There was a lot in the news on Monday, including the late-breaking story that President Donald Trump’s National Security Advisor has resigned in the wake of a scandal likely to linger a few more days, but that was all the more reason to take refuge in the sports pages. The big story there was the University of Connecticut Huskies women’s basketball team winning its 100th consecutive victory, and although we rarely comment on the sporting scene that seemed worth noting.
We’ve followed some remarkable winning streaks over our many years of sports spectating, but none of them approached triple digits. Back in the 2013-14 season our beloved Wichita State University Wheatshockers men’s team reeled off 35 in a row before losing on a missed buzzer beater to a powerhouse Kentucky University Wildcats squad in the second round of the championship tournament, and we’ll always love them for that, but that’s a full 65 games short of 100, and of course the streak didn’t include a couple of national championships. Way back when we were first falling in love with basketball the University of California-Los Angeles was dominating men’s collegiate basketball like no one had before and no has since, but their best win streaks were 47 in a row with the great Lew Alcindor, now better as known as Kareem Abdul-Jabbar, who was inarguably the best college player ever, and 88 in a row with the pivot manned by the great Bill Walton, who was arguably the second best college player ever. UCLA won five national championships with those legendary centers and another five without them over a 12-year span, which is as many the blue-blooded programs of the University of Kansas and the University of Kentucky have combined to win over their many years of play, but the Connecticut women have won 11 since 1995 and are almost prohibitive favorites to make it an even dozen this year.
The longest winning streak by a professional basketball team was 33, set by the Los Angeles Lakers in the ’71-’72 season, which we well remember following, being big fans of the Jerry West and Gail Goodrich backcourt and awed by the comic book superhero play of Wilt Chamberlain at center. That squad won the championship and is still regarded as one of the best ever, but it didn’t sustain that championship level for long. In pro ball there are 82 games and none of them are easy wins, so the most impressive streaks were the Boston Celtics’ nine consecutive championships, with 11 in 12 years, and the Connecticut women are in that territory even though they’re forced by college rules to completely turn over the team personnel every four years.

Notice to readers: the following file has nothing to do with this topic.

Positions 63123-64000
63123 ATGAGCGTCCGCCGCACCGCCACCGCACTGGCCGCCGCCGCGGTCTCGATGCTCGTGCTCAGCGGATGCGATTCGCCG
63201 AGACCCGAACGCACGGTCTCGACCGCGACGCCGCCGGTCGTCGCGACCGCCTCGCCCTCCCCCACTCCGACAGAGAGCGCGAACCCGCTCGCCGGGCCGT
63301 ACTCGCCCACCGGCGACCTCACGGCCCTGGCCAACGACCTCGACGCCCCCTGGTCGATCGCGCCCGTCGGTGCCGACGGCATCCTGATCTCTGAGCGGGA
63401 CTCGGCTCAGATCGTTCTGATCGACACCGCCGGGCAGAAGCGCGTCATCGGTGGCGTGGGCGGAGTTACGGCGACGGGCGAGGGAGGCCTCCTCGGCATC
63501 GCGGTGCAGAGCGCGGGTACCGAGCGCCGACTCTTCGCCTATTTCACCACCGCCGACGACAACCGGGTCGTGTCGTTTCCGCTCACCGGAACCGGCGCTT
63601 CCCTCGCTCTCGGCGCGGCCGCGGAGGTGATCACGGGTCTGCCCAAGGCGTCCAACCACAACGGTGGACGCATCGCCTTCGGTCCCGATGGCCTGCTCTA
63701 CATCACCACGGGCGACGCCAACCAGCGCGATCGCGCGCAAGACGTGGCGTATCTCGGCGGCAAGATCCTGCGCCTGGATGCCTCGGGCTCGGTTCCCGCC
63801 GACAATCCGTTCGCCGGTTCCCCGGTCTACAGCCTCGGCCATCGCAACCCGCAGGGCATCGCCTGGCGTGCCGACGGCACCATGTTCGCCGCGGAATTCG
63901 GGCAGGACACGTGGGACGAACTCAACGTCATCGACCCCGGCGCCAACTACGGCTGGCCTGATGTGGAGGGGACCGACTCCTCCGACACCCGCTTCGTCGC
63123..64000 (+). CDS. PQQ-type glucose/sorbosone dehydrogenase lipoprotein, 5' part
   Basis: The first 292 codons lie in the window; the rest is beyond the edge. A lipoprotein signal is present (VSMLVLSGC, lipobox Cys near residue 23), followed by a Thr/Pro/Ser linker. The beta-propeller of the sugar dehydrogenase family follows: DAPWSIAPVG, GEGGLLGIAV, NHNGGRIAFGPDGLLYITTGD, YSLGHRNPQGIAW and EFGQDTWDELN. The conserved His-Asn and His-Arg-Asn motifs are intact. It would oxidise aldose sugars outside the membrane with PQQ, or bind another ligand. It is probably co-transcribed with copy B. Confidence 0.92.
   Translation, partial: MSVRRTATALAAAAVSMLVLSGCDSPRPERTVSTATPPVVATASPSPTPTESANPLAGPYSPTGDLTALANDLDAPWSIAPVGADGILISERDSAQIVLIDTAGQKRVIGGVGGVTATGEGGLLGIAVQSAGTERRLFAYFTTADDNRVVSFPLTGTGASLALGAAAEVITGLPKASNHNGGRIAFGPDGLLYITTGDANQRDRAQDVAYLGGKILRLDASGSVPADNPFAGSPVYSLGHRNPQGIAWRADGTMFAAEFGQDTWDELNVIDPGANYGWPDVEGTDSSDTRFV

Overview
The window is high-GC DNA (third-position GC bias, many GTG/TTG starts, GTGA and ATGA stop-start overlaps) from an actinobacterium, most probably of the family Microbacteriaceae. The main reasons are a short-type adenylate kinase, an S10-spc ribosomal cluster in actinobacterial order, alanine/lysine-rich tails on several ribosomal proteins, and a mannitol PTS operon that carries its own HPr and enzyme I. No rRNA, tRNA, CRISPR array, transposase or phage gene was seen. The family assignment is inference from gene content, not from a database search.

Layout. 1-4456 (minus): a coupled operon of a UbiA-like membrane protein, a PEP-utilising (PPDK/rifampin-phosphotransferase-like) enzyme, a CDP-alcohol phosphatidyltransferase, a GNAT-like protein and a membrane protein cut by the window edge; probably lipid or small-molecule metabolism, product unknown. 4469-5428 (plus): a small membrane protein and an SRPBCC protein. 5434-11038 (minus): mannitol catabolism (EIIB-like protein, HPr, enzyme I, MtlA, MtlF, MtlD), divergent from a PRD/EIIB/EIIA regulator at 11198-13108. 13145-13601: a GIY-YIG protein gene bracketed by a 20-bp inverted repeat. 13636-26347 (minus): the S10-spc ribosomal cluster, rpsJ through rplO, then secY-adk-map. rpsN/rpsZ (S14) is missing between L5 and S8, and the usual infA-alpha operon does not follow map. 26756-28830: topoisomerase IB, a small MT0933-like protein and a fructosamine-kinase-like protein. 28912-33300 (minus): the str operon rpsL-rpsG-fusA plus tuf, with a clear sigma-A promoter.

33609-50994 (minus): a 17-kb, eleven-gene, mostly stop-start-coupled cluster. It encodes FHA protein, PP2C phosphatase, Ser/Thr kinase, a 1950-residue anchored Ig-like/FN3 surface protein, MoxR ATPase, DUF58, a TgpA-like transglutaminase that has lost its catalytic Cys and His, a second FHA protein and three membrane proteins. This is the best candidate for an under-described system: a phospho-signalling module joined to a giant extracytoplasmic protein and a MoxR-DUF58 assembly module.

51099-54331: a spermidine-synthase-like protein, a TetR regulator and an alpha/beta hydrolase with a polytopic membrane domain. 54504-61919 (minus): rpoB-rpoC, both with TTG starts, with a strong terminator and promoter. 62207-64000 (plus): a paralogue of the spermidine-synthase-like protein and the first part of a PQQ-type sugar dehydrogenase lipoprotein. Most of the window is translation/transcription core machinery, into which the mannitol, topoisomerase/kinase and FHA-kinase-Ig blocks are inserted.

No other American team sport has seen such a streak. The longest winning streak in college football is 47, set by the University of Oklahoma’s Sooners between 1953 and 1957, which coincided with our beloved pop’s matriculation at the school, and of course his children were taught to faithfully await it happening again, which we still do starting with every win, including their impressive bowl to finish the past season. The Sooner’s streak started after a loss to the University of Notre Dame’s Fighting Irish, and ended with a loss to the same villains, and to this day our beloved pop and all his children still root against Notre Dame in any sport even if they’re playing against the Islamic State. Those darned New England Patriots have the longest win streak in professional football, having reeled off 21 in a row from October of 2013 to October of 2014, but that provided only one of their five championships to show for it. You have to go way back to 1916 to find major league baseball’s longest winning streak, which was The New York Giant’s 26.
Connecticut’s Hartford Courant has been following the Lady Huskies’ streak closely enough to compile an intriguing list of other streaks, which includes an amazing 555 straight by Pakistani squash legend Jahangir Kahn, whom we admit we’d never heard, and 252 wins in a row by Hartford’s Trinity College in women’s team squash. The University of North Carolina’s women won 103 soccer games without a loss, and the great Edwin Moses went 10 years and 122 400 meters high hurdles races without a loss.
Given how humans tend to have off nights, even the very best of them, one hundred straight games without being so off as to suffer a defeat against the toughest competition in the land is a laudable achievement.
There’s some grumbling among the fans that Connecticut’s dominance is diminishing the popularity of the women’s game, as if the great dynasties of the UCLA Bruins and Boston Celtics and New York Yankees and the recent sustained excellence of those darned New England Patriots wound up hurting the ratings and gate attendance, and some of the old school feminists who’ve long been involved in the game are sore that the very much male coach Geno Aurriema has been the one constant presence over the streak, but we’ll pay no attention. We turn to the sports to find excellence that can’t be found elsewhere, and refuge from arguments and resentments, and we’re glad that the Lady Huskies are providing both. Their 100th win was quite a joy to watch, too, if you like seeing the beautiful game played beautifully.

— Bud Norman